A different type of New Year's resolution.
|Trading Miles for Smiles
After weeks of shopping, wrapping, unwrapping, oohing and ahhing over gifts we loved and some we couldn’t identify, my husband and I escaped the confines of our home and went for a drive. The weather outside had been frightful far too long, and the rainy, gray days were reeking havoc on our otherwise good nature. It seemed that our attitudes and platitudes were in need of a complete overhaul. Tension mounted and our usually light conversations began to growing far too serious. Perhaps you have experienced such a scenario. One side of the conversation sounds something like this.
“You bought what?”
“You paid what for that thing? Well, that was a total waste of a days work.”
“Tell me again why we had to buy the paper boys’ cousin’s baby sitter a gift?”
From there it is doomed to escalate and a fallout shelter may be the only means of escape. Then it hits, the ultimate showdown, that thing which stands between you and your opponent like twenty paces of dry dirt and loaded weaponry. It is the thing from which few marriages recover. “What do you mean your mother’s coming for two weeks?”— Get the idea?
The drive was quiet, mainly because neither of us was talking to the other, but after an hour of riding around in dreary silence we looked at each other and began laughing at the triviality of the situation. We decidedly chalked the whole experience up to a sudden crash brought on by carb loading and sugar dosing. Seemingly, we had attempted to soothe holiday anxieties with sugary indulgences and sacrificial offerings of our credit card statements to the fire gods in hopes of absolution. In the end honest communication and a good laugh had worked best. Who knew?
It may have been dull and gray outside, but inside our car was glowing with warmth.
“So, what’s your new year’s resolution?” I asked.
“You know I don’t make New Years resolutions.”
“I know, but if you were to make one, what would it be?”
After a momentary pause he said, “I guess something like: I resolve to be thankful for a job that supports my family, to be healthy enough or just plain lucky enough to keep it, and to have enough faith we can keep our heads above water this year.”
Wow! In one sentence he had summed up not only his resolution, but his hopes, his fears, and his dreams for an entire year. I guess I’d never given much thought to how much of his life was determined and controlled by forces beyond his control.
All I could say was, “thanks.” I couldn’t tell him what I thought of his resolution because it couldn’t be categorized as good or bad. It was much too personal. To me, it was the most honorable and unselfish New Years resolution I had ever heard. My husband smiled and turned his attention to driving while I paused to reflect on past resolutions.
I discovered that my past resolutions involved one person, me. They were purely self-centered and self-occupying. For the past thirty odd years, my resolutions involved losing weight. I was focused on low cal or low carb, exercising, and avoiding sugar, butter, and bread at all costs. Thing was, I had set myself up for failure. First of all, margarine was and never has been an option for replacing butter. Chocolate was and still is my best friend, and bread is—well, bread is just impossible to live without. What can I say, I love good food. Sure, there were times I actually stuck to a diet, lost a few pounds, and felt great for a while. I found I could keep it off as long as I ate miniscule amounts of tasteless foods, feigned fullness, and wasted many a dollar on doodads, miracle cures, and exercise equipment that eventually relocated to the nearest Salvation Army drop off bin.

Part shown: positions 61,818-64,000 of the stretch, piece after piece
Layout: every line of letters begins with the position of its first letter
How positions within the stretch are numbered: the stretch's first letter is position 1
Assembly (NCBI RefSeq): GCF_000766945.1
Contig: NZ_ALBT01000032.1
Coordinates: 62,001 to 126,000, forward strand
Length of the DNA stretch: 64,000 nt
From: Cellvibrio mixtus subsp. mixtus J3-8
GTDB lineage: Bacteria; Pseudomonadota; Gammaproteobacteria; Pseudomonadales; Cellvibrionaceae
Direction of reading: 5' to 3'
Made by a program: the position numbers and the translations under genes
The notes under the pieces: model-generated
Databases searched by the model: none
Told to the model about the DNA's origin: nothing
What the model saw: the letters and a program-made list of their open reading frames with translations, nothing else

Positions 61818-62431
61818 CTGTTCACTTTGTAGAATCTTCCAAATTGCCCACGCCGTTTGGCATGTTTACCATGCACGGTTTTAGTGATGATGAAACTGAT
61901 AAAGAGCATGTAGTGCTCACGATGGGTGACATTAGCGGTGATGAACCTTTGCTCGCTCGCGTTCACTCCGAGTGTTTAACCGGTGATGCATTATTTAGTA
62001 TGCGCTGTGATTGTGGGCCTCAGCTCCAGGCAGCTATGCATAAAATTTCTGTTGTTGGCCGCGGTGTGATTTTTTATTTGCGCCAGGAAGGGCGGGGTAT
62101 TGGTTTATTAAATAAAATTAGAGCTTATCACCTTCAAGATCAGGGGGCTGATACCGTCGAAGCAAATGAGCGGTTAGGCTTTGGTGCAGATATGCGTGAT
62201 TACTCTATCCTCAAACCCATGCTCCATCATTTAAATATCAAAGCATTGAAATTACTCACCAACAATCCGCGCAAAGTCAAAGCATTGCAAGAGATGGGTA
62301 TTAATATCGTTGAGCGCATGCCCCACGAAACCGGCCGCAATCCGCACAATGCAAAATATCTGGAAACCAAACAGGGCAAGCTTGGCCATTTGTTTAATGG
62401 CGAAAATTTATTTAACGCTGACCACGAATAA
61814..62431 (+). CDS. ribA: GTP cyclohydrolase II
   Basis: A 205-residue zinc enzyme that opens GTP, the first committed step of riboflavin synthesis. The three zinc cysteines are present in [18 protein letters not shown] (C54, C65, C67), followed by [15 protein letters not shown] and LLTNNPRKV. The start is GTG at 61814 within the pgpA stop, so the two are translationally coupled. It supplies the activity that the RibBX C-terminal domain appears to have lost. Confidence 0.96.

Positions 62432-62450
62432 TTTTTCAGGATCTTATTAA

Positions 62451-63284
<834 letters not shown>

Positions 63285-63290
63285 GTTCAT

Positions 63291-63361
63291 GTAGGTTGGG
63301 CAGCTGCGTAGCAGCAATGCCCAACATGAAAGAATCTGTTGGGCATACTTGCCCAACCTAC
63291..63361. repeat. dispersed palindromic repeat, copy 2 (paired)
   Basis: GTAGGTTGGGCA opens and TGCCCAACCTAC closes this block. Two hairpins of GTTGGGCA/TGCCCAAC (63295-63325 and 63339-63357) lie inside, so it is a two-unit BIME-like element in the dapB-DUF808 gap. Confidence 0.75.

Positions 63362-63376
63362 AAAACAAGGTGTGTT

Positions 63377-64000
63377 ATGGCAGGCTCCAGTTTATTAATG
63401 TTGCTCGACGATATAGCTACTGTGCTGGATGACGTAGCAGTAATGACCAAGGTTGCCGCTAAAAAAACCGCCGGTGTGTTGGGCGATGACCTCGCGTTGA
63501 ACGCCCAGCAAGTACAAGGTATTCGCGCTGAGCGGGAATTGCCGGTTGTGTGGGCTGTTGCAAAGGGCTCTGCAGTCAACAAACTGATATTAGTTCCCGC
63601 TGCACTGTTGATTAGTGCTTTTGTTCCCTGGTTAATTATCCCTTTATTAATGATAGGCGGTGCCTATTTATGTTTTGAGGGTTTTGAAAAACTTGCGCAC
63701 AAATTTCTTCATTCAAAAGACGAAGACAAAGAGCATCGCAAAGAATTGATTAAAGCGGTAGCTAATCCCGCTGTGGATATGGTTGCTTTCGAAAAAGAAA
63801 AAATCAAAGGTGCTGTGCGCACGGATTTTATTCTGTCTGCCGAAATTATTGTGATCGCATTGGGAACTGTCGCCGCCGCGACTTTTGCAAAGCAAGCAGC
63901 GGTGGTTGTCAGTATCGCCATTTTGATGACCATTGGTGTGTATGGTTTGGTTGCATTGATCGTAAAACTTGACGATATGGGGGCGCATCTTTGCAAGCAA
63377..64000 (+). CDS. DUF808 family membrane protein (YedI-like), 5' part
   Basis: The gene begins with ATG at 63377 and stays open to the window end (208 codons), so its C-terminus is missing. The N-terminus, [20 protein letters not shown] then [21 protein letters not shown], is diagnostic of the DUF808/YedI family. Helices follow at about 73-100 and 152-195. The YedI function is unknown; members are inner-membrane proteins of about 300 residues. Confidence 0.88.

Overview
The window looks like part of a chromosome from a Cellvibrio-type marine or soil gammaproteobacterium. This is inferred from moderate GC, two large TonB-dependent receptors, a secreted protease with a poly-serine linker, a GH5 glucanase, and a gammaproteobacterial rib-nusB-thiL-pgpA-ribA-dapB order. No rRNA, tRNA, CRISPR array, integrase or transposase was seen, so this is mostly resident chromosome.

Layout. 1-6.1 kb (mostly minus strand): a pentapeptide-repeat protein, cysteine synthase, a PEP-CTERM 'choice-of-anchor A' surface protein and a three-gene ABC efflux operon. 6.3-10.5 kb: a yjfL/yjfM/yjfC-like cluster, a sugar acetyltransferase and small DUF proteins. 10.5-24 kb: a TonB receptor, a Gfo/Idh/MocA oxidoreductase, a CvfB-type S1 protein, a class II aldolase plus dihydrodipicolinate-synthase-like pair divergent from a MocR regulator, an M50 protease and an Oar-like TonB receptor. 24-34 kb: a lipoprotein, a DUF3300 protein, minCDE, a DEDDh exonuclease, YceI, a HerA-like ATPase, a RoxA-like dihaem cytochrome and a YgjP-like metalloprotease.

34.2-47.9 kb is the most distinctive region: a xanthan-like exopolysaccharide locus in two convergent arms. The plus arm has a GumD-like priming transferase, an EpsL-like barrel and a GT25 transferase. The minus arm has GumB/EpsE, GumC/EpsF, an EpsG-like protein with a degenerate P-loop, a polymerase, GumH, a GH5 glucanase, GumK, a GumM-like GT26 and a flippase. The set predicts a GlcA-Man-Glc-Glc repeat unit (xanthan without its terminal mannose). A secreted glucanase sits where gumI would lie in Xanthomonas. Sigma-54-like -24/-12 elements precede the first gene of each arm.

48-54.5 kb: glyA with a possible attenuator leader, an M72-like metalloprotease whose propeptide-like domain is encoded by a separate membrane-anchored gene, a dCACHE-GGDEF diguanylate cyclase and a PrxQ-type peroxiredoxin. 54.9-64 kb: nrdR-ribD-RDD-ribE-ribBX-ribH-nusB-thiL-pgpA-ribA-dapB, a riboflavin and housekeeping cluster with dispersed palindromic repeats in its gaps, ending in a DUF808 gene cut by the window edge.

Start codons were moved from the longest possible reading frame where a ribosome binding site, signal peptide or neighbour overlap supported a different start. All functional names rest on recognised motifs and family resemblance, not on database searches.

Don’t get me wrong. I admire anyone with the effort and determination to accomplish what I couldn’t. It was a worthy goal, but one that wasn’t worth wasting my life worrying over. This year I had already decided to forgo the aforementioned feat of fate and have no resolution at all, but now I’ve decided to make a brand new one. Instead of making myself miserable, I’ve pledged to make others feel better. My New Year’s resolution is to intentionally show kindness, to encourage someone on purpose. I hope to make someone else’s life better because I have chosen to care. There is no money or personal anguish involved, just a genuine heartfelt gesture of goodwill.
A simple smile can head off adversity. Have you noticed that when you smile, someone else returns the favor? The possibilities of kindness are endless. Tell your children how important they are to you, and how proud you are of them. They grow up so fast, and you don’t want them saying one day that they never heard those words from you. Pat someone on the back for a job well done instead of thinking you could have done it better yourself.
With times being what they are, the gift of kindness is a dire necessity. The elderly and the small can easily go unnoticed, and as you can plainly see, a hard working, well meaning husband can be easily overlooked. Kindness is something we can all give regardless of financial or physical limitations. It knows no boundaries because it has a tendency to spread upon dispersal. If we all choose to spread a smile, share a hug, give of our time and our talents, our atmosphere would always seem warmer. I challenge you to try it for yourselves.